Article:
NV Energy filed its required General Rate Case (Docket No. 16-06009) on June 6 with the Public Utilities Commission of Nevada (PUCN) for its northern utility, Sierra Pacific Power (SPPC). The filing requests no change to the company’s core electric operations revenue requirement, which are costs associated with management of the utility and delivering electricity to customers.
“If today’s filing is approved, our customers will continue to experience the lowest overall electric rates in nearly a decade,” said NV Energy CEO Paul Caudill, adding, “My colleagues at NV Energy have embraced the challenge of competition, changes in the western energy markets, and exciting new technology. The fact that we are holding our costs steady, after a significant decrease in revenue requirement that was approved by the commission in 2013, is a testament to their commitment to our customers.”
Today’s filing also seeks a decrease in the costs needed to fund delivery of natural gas to Sierra Pacific Power’s customers. The utility serves about 46,000 customers – most of them in northern Nevada and the Lake Tahoe Basin in California.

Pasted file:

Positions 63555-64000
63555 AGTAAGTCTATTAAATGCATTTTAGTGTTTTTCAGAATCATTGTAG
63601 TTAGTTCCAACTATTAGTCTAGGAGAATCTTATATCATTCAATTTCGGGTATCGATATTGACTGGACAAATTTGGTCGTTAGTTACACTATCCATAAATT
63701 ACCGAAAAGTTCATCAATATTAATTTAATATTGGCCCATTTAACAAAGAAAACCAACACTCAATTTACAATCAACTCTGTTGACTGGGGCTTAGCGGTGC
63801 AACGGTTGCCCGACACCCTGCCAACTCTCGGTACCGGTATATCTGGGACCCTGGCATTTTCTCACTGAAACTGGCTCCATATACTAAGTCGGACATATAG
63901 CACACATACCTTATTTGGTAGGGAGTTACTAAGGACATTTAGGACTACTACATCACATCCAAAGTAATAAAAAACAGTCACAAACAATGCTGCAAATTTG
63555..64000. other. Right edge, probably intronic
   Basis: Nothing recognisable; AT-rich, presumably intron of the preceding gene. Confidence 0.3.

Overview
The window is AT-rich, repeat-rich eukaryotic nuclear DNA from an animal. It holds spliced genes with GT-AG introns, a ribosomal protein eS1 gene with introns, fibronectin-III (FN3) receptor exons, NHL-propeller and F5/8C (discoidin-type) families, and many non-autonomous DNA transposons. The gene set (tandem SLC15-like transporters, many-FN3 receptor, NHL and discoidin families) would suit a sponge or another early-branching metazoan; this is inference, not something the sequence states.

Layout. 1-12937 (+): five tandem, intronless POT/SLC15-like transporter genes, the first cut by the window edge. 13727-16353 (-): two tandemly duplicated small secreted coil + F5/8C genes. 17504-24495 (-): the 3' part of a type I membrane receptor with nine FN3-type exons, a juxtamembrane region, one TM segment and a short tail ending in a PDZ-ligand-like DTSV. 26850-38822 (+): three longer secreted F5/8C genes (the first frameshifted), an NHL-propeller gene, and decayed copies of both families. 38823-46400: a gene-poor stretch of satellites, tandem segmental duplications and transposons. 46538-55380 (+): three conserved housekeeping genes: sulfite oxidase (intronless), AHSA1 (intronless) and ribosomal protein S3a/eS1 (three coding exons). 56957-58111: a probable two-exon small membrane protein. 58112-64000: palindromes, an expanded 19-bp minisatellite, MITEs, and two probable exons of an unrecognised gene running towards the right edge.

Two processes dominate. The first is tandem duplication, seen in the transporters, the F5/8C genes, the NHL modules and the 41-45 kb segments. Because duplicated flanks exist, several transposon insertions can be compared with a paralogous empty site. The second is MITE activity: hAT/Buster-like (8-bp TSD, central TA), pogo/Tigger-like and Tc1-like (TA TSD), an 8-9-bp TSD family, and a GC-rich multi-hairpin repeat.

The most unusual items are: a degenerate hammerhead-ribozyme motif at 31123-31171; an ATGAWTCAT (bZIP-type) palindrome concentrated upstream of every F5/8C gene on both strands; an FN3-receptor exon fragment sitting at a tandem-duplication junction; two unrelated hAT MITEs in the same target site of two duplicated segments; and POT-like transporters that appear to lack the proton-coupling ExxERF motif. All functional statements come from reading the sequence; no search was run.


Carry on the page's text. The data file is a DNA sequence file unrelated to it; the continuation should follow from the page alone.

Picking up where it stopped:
NV Energy’s two utilities, Sierra Pacific Power and Nevada Power Company, are required by law to make General Rate Case filings every three years. SPPC’s filing in 2013 resulted in a $39 million dollar decrease in annual core operations revenue – which provided significant bill savings for customers over a three-year period. The company is requesting through today’s filing to provide price stability through 2020.
While the company seeks no increase in its core operations revenue requirement, legal mandates require NV Energy to adjust rates for most customer classes. If approved as filed, this reallocation of costs for the average northern Nevada single-family residential electric monthly bill, based on a monthly use of 739 kilowatt-hours (kWh), will result in an increase of $1.46, or 1.87 percent, from $78.10 to $79.56. Multi-family residential customers and small business customers would experience a decrease.
“Even with these changes, the residential customer bill will be around $80 – lower than it was in the summer of 2007 at $100,” said Caudill.
The PUCN will schedule a consumer session and hearings in the coming months to review NV Energy’s rate case request. If approved as filed, the new rates would take effect on January 1, 2017.